“I’m always pushing our people and the economic development people on this,” he says. “Why can’t we get those contracts? Those communities got over the idea that they were somehow going to maintain a dynasty industry forever.

“It’s just not going to happen, and that’s why I’m hammering the solar and wind thing.”

Friday, May 15, 2009

Solar-powered housing proposed for Bay View

From an article by Tom Daykin in the Milwaukee Journal Sentinel:

A housing development proposed for Milwaukee's Bay View neighborhood would produce the same amount of energy as it consumes, if the project goes forward.

The city Housing Authority is proposing the $40 million development, dubbed Eco-Bay, for the former Army Reserve site at 2372 S. Logan Ave.

Eco-Bay would feature 20 single-family homes and townhomes, which would be sold at market rates. It also would have 110 to 120 below-market rental units: 75 to 80 independent living senior apartments, and 35 to 40 assisted living senior apartments, the Department of City Development announced Thursday.

The Housing Authority would finance Eco-Bay with private investments, funds from the U.S. Department of Housing and Urban Development, and federal tax credits given to developers of affordable housing, said Bobbi Marsells, the authority's assistant secretary. Local developers that receive the credits agree to provide apartments at below-market rates to people earning no more than 60% of the Milwaukee area's median income - $32,520 for a two-person household.

The authority is in the preliminary stages of obtaining financing, and it hopes to begin building the development in spring 2010.

It would be a showcase for sustainable construction.

The housing would include solar energy panels, geothermal heat pumps, and a plan to contain all storm water on the 5.6-acre site, according to the Department of City Development.

Alliant Energy offers free, online business efficiency check up

From the site for Alliant's Business Efficiency Check Up:

Have you ever wondered how energy-efficient your business is? Alliant Energy's Business Efficiency Check Up can help!

This free interactive, online tool will help you find where your energy is going and how you can cut energy costs throughout your facility.

- Efficiency Fast Track: Identify energy-saving opportunities and get started on them - fast!
- Detailed Analysis: Make an in-depth energy assessment to get detailed recommendations and project assistance specifically for your business.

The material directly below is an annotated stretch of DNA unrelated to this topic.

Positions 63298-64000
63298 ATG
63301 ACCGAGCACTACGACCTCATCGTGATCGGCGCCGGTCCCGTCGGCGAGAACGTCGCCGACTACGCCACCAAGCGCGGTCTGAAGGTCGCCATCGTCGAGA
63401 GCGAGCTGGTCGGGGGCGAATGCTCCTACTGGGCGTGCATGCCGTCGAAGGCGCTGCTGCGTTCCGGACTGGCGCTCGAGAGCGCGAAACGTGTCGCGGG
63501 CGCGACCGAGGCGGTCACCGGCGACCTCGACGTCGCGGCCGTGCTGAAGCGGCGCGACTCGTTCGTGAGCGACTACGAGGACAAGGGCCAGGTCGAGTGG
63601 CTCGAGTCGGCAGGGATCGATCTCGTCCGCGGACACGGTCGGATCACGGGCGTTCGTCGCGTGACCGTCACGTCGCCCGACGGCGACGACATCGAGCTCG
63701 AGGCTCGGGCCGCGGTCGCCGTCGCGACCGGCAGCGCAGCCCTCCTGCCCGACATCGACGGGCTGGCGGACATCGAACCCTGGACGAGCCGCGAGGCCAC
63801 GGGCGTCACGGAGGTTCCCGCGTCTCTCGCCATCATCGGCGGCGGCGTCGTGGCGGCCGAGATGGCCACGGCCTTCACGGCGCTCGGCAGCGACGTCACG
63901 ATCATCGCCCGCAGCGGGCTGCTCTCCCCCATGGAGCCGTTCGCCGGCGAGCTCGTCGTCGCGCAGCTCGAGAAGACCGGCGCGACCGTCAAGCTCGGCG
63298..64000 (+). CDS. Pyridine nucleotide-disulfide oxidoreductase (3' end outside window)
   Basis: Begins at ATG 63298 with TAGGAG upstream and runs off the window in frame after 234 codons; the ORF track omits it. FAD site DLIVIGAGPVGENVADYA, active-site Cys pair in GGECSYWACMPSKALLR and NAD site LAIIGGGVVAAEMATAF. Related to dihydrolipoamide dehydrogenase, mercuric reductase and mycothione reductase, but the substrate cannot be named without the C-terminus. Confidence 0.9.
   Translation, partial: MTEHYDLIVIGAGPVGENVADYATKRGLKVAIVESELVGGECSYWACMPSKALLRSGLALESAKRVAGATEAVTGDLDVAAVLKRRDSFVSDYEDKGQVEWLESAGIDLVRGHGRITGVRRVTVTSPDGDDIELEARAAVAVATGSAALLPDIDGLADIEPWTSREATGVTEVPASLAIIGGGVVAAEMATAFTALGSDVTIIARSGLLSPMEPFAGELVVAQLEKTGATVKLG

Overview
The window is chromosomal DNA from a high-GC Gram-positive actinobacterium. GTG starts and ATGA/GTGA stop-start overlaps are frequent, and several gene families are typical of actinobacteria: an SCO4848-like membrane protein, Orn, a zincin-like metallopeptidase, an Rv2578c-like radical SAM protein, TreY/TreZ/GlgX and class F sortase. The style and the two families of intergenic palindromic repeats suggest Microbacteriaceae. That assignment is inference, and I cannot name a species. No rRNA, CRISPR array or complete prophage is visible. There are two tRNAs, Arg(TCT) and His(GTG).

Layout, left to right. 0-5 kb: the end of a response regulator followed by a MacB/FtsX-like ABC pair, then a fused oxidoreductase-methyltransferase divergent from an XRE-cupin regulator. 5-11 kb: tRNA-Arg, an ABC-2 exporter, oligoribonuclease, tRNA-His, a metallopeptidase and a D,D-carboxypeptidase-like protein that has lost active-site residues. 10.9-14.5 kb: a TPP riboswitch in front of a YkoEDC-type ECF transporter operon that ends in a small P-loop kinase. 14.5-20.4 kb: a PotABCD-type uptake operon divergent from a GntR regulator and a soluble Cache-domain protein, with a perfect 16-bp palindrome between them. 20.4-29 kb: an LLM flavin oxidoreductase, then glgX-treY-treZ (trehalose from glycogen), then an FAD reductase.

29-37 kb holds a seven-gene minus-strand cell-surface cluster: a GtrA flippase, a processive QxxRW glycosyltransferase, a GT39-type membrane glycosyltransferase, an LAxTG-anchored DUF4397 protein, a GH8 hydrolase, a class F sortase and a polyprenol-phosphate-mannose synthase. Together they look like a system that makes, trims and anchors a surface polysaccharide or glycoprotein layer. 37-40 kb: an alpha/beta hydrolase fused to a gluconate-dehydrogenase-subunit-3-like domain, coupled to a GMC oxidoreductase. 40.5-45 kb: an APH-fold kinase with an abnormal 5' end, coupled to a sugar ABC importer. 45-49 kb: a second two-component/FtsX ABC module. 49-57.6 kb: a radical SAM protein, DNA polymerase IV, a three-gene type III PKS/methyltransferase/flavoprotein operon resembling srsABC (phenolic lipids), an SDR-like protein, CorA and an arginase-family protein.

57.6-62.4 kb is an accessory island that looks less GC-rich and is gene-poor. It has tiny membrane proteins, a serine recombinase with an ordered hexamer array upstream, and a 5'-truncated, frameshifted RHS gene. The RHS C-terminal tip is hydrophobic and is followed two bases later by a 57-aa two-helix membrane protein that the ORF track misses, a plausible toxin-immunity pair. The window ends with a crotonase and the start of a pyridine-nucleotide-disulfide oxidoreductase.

- My Benchmark: Compare your energy use to see how you stack up against the competition.
- Case Studies: View quick tips and examples of how similar businesses save energy.

After you've completed your check up, you can return at any time to review, track and evaluate the projects you've selected for your facility.

Alliant Energy offers free, online business efficiency check up

From the site for Alliant's Business Efficiency Check Up:

Have you ever wondered how energy-efficient your business is? Alliant Energy's Business Efficiency Check Up can help!

This free interactive, online tool will help you find where your energy is going and how you can cut energy costs throughout your facility.

- Efficiency Fast Track: Identify energy-saving opportunities and get started on them - fast!
- Detailed Analysis: Make an in-depth energy assessment to get detailed recommendations and project assistance specifically for your business.
- My Benchmark: Compare your energy use to see how you stack up against the competition.
- Case Studies: View quick tips and examples of how similar businesses save energy.

After you've completed your check up, you can return at any time to review, track and evaluate the projects you've selected for your facility.

Area's UW campuses pool strengths, create sustainability management degree

From a news release issued by the UW-Extension and posted on Business North:

Energy independence and an educated workforce are critical to a prosperous future for Wisconsin. To respond, the University of Wisconsin-Extension is charging in with a bold new degree: the nation's first online sustainable management bachelor's degree.